Most advanced space weather radar to be built in the Arctic
The most advanced space weather radar in the world is to be built in the Arctic. The EISCAT_3D radar will provide UK scientists with a cutting-edge tool to probe the upper atmosphere and near-Earth space, helping them understand the effects of space weather storms on the lower atmosphere, satellites, communications and power grids.
Thanks to new investment, including £4 to £6m from the Natural Environment Research Council (NERC), the EISCAT_3D facility (costing £63m) will be distributed across three sites in the Arctic across northern Scandinavia. EISCAT_3D will give scientists the means to understand how the Earth’s magnetic field and atmosphere respond to solar storms and space weather.
The northern hemisphere already hosts several EISCAT radars, situated in areas where you can see the northern lights or aurora borealis. They take measurements in a region of the Earth’s upper atmosphere called the ionosphere – from about 70 to 1000 km altitude. They sample the electron concentration and temperature, and the ion temperature and velocity at a range of altitudes along the radar beam direction. The current EISCAT radars provide a single beam, so researchers can only look at one small portion of the sky at a given time.
A key capability of the new EISCAT_3D radar will be to measure the upper atmosphere in lots of different directions simultaneously with unprecedented detail. Scientists will be able to take measurements across scales from hundreds of metres to hundreds of kilometres, providing exceptional detail and vast quantities of data, and opening the scope of research that can be carried out.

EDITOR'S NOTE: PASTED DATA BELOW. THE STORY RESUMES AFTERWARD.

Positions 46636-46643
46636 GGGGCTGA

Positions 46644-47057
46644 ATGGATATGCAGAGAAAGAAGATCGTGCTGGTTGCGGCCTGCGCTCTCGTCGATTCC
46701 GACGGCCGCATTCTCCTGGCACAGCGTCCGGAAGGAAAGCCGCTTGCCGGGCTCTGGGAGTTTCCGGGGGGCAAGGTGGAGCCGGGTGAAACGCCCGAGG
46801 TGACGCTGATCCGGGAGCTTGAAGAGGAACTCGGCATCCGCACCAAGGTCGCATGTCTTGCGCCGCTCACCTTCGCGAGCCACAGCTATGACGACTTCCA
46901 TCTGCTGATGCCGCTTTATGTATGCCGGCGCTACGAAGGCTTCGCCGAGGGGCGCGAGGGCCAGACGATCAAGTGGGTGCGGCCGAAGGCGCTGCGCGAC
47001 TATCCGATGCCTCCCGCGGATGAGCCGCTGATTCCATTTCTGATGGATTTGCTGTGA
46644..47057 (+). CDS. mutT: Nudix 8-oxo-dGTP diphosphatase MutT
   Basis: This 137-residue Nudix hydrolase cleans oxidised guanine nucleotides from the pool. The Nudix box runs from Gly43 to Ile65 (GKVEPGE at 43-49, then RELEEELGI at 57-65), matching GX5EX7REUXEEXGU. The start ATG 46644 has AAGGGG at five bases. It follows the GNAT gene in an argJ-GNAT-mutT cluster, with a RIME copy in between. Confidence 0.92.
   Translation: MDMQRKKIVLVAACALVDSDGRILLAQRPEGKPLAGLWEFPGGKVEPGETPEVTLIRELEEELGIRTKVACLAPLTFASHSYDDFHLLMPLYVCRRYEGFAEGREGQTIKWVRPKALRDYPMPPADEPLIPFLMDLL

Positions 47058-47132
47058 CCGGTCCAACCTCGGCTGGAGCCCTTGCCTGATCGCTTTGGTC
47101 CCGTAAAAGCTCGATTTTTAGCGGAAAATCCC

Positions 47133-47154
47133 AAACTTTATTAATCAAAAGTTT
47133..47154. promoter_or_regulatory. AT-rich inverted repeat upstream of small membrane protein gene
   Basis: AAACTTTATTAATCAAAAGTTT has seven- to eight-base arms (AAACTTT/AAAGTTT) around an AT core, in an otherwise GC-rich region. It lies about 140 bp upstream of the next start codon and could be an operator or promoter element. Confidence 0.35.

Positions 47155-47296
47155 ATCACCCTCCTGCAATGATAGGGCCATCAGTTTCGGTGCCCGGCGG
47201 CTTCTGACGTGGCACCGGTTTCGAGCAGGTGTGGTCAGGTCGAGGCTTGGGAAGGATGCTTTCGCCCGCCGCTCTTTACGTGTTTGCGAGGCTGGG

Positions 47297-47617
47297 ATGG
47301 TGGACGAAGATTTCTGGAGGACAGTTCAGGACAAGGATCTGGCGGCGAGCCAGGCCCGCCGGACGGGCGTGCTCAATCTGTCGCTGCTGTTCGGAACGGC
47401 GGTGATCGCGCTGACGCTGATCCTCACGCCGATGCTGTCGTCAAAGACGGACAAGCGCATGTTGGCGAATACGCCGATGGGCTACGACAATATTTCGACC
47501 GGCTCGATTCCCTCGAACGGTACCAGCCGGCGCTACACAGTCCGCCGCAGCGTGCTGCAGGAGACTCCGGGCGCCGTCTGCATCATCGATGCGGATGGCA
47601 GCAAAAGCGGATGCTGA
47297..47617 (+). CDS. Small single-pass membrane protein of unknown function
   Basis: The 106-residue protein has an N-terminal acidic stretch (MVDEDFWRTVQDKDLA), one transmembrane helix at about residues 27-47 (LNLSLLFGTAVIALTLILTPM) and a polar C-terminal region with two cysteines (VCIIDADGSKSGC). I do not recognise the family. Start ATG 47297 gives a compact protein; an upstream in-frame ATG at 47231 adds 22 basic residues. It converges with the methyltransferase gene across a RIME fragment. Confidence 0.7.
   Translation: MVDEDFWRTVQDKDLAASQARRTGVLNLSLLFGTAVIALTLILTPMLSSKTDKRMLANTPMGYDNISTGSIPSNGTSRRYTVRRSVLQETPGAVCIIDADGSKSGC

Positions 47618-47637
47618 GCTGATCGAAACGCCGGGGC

EISCAT radars can already be found in mainland Norway, Finland, and Sweden and on Svalbard. The EISCAT_3D radar project will start in September 2017 with site preparations beginning in summer 2018. The radar is expected to be operational in 2021.
EISCAT is an international partnership that provides state-of-the-art instrumentation to scientists from the UK, Finland, Norway, Sweden, Japan and China for investigations into the upper atmosphere and near-Earth space. The current UK contribution to EISCAT is via NERC, the National Centre for Atmospheric Science (NCAS) and the British Antarctic Survey (BAS).